"Ms. Williams’ original scheduled departure date was the end of March. The Office of the Vice President is evaluating her request."

Schiff slams GOP senators on whistleblower questions: 'Disgraceful'

Schiff on Thursday ripped into several Republican senators during the Senate impeachment trial after they suggested his staff worked with the anonymous whistleblower who raised red flags about the president's July phone call with Ukraine's president.

The question, from Sens. Ron Johnson of Wisconsin, Ted Cruz of Texas, Joni Ernst of Iowa and others, asked about allegations that National Security Council staffers had said they had to "take out the president," and that one of those people now works with Schiff and has a relationship with the whistleblower.

The senators named one of Schiff's staffers and asked what role that person had in the investigation.

"First of all, there have been a lot of attacks on my staff. As I said when this issue came up earlier I am appalled at some of the smearing of some of the professional people that work in the intelligence committee," Schiff snapped. "I will not dignify those smears on my staff by giving them any credence whatsoever.

Read more here.

White House's Philbin suggests president will keep using Giuliani as international 'confidante'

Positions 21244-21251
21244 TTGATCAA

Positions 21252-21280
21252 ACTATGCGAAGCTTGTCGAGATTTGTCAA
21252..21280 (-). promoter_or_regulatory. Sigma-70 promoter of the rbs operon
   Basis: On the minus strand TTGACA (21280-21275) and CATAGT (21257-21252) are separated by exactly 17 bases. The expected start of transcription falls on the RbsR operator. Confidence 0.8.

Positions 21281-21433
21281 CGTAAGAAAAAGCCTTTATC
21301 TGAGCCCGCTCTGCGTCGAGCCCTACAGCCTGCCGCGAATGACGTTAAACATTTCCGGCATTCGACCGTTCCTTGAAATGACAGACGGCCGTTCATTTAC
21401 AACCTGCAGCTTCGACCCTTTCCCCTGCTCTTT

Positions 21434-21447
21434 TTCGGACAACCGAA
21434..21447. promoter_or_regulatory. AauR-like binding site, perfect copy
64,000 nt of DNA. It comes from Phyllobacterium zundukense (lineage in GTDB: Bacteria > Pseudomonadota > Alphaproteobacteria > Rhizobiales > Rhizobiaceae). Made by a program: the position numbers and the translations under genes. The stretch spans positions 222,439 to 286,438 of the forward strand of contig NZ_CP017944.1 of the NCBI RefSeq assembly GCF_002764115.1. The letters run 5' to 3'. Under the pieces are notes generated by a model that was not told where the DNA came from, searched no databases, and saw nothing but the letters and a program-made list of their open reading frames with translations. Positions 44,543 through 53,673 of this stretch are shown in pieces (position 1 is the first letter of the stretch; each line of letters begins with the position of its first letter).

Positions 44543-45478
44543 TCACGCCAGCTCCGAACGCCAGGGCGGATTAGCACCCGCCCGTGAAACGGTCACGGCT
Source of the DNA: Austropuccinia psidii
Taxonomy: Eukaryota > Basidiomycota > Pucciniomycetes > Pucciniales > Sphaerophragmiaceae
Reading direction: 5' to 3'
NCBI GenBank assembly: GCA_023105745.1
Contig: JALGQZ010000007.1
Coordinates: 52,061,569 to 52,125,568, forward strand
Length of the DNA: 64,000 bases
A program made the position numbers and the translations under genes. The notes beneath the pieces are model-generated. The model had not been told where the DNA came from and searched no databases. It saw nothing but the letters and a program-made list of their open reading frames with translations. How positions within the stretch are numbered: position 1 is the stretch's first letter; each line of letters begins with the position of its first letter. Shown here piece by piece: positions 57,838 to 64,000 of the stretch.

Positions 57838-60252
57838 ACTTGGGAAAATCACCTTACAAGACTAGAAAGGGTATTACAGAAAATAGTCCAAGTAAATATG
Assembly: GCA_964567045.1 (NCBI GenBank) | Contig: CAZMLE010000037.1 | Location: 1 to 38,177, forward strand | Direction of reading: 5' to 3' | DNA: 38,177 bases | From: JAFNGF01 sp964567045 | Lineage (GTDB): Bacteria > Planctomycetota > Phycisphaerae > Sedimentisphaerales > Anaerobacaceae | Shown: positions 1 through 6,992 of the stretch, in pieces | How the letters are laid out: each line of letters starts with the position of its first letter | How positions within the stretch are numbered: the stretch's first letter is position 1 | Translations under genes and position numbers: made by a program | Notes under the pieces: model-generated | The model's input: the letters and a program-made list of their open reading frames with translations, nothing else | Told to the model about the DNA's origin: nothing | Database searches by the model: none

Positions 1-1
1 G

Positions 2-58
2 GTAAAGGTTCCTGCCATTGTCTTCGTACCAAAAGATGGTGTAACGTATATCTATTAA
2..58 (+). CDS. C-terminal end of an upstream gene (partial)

Rudy Giuliani wasn't conducting foreign policy when he urged Ukraine to investigate former Vice President Joe Biden, deputy White House counsel Patrick Philbin said Thursday.

A bipartisan group of senators — Democrats Kyrsten Sinema and Joe Manchin and Republicans Susan Collins and Lisa Murkowski — asked Trump's lawyers, "Will the president assure the American public that private citizens will not be directed to conduct American foreign policy or national security policy unless they have been specifically and formally designated by the president and the State Department to do so?" 

That was a not-so-veiled reference to Rudy Giuliani and his meetings with current and former Ukrainian officials demanding investigations into the CrowdStrike conspiracy theory and the Bidens. 

Philbin said, "There was no conduct of foreign policy being carried on here by a private person," and "many presidents have relied on people who are trusted confidantes." Philbin added "there would not be anything improper" about continuing to use a private citizen in the same way in the future.